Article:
Film Review – The Last Black Man in San Francisco (2019)

Title – The Last Black Man in San Francisco (2019)

Director – Joe Talbot (feature debut)

Cast – Jimmie Fails, Jonathan Majors, Mike Epps, Finn Wittrock, Danny Glover

Plot – San Francisco locals Jimmie (Fails) and Montgomery (Majors) set about reclaiming an old house that Jimmie’s grandfather had a hand in developing in a city-scape that is constantly evolving around them.

“You don’t get to hate it unless you love it”

Review by Eddie on 30/06/2020

As a piece of debut filmmaking and as a love letter to the unique American city of San Francisco, Joe Talbot’s dreamlike The Last Black Man in San Francisco offers much for audiences to enjoy as the up and coming director produces a beautiful ode to his every changing hometown, one that is constantly evolving around an every changing cityscape that harbors many stories, secrets and links to the nation’s past.

Winning the directing award at last year’s Sundance Film Festival and produced by Brad Pitt and Dede Gardner’s Plan B production company, Last has come from humble beginnings to become one of 2019’s most talked about sleeper hits, as Talbot’s intimate character study and city examination entails much to be said about the American landscape and its history, all around a likeably slight plot line of Jimmie Fails obsession with restoring an old house in the city built by his grandfather to its former glory.

From the moment we join the film with Fails and Jonathan Major’s loyal friend Montgomery Allen listening to an African-American preacher proclaiming in the streets against the backdrop of a fog filled San Francisco backdrop, Talbot is setting the agenda for his unique film that is brilliantly captured by DOP Adam Newport-Berra and memorably scored by Emile Mosseri, helping ensure that Last has a style and substance all of its own to be enjoyed by cinephiles enjoying its oddball delights.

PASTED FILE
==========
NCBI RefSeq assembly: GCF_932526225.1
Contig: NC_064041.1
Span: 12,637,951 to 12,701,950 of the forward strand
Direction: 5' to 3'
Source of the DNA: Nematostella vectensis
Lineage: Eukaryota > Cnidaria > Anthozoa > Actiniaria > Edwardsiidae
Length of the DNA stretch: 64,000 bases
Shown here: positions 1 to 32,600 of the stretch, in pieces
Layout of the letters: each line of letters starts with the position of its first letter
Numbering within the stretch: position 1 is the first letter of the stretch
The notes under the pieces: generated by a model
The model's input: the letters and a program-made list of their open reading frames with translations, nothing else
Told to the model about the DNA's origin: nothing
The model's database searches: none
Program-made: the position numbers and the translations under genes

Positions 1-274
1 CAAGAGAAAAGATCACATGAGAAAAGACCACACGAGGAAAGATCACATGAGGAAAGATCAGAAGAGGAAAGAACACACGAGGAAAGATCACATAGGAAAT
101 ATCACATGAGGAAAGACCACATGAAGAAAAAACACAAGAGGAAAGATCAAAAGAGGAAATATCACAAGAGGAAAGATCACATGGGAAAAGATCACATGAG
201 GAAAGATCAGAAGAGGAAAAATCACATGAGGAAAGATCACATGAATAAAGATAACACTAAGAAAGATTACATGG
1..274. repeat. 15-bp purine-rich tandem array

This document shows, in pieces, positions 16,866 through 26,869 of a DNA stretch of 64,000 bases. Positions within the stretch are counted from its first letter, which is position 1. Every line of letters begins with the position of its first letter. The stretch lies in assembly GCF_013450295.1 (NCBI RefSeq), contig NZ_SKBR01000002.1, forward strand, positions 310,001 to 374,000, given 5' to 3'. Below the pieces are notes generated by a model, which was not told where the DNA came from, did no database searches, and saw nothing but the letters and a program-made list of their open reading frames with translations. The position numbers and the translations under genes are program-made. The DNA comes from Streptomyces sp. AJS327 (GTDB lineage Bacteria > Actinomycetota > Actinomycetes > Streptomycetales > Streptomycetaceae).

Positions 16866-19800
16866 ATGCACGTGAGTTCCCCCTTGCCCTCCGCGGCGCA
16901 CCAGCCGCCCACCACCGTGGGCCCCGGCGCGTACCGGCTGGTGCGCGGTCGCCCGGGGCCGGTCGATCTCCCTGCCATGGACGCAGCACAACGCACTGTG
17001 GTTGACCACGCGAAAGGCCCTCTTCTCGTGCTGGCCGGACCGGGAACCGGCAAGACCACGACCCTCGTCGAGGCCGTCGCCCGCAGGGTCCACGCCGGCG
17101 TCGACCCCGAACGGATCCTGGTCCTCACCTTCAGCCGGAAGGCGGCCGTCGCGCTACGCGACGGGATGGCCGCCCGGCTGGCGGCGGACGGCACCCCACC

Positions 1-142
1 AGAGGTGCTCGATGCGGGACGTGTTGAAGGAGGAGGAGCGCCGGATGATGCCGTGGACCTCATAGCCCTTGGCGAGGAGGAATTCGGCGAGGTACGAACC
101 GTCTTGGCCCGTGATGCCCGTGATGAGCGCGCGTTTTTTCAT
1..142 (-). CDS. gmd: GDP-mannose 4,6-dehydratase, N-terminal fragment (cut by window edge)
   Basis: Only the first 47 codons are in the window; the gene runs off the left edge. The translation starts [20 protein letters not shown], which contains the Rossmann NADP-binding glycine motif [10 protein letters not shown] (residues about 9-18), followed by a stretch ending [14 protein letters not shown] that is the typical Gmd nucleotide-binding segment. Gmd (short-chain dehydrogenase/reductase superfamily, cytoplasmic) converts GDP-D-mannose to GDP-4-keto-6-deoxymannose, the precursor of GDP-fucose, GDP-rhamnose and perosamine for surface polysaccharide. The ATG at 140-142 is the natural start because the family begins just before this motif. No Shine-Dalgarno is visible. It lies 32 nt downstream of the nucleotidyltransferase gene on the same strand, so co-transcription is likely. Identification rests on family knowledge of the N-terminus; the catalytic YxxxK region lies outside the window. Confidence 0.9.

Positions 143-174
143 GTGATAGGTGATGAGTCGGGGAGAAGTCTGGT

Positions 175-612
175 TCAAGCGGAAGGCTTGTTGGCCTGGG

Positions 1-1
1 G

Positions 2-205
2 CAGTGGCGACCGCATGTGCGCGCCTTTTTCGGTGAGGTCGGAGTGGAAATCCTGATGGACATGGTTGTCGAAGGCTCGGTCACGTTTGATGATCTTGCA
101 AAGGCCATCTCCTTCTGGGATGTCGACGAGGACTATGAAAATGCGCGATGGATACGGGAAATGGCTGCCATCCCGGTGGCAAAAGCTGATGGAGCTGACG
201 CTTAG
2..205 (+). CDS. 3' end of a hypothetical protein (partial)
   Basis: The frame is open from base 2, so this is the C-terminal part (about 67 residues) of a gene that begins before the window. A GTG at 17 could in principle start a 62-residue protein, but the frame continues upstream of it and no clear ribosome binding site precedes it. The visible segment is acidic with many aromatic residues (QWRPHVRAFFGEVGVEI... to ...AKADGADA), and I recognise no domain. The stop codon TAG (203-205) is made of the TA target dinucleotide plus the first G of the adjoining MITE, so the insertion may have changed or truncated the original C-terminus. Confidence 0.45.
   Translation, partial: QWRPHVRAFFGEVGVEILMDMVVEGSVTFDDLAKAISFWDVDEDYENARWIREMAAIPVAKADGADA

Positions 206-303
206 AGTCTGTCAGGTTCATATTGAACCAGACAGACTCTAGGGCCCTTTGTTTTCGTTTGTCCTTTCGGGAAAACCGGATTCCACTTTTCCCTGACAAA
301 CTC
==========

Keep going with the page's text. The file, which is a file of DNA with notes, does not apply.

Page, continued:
There’s a tone and feel to the film that’s not dissimilar to a Spike Jonze or Michel Gonroy picture, and while the film has a whole may not end up as fully formed as the best of those directors works, it’s great to see original filmmaking alive and well in the Hollywood system, that has seen a resurgence this year and last of the smaller character driven films that have shown they can compete in a market place filled with remakes, redo’s and big budget failures.

Key to the films enjoyment outside of the vibe Talbot manages to create is the performances of Fails and Major’s who both excel in their respective roles as men lost within a city they no longer fully understand.

Fails in particular is awards worthy as his namesake, a man driven close to insanity by an insatiable quest to reclaim a piece of his and his cities history, it’s a fully formed performance by the up and coming star who shines in a cast that also features neat small-scale turns by the likes of Danny Glover as Allen’s elderly relative and Mike Epps as a local street hood Bobby.

It’s a shame the film loses some of its energy and verve in a more middling middle section but bookended by a fantastic opening act and a generally moving finale, Last is a strong contributor to a top class collection of independent films that are making their marks at the end of year awards seasons.

Final Say –

An original piece of American filmmaking, The Last Black Man in San Francisco carves out a unique identity for itself as it lovingly pays tribute to the city in which it is based and puts director Joe Talbot’s name up as one of the up and coming directors to keep a very close eye on.

3 ½ skateboard rides out of 5   

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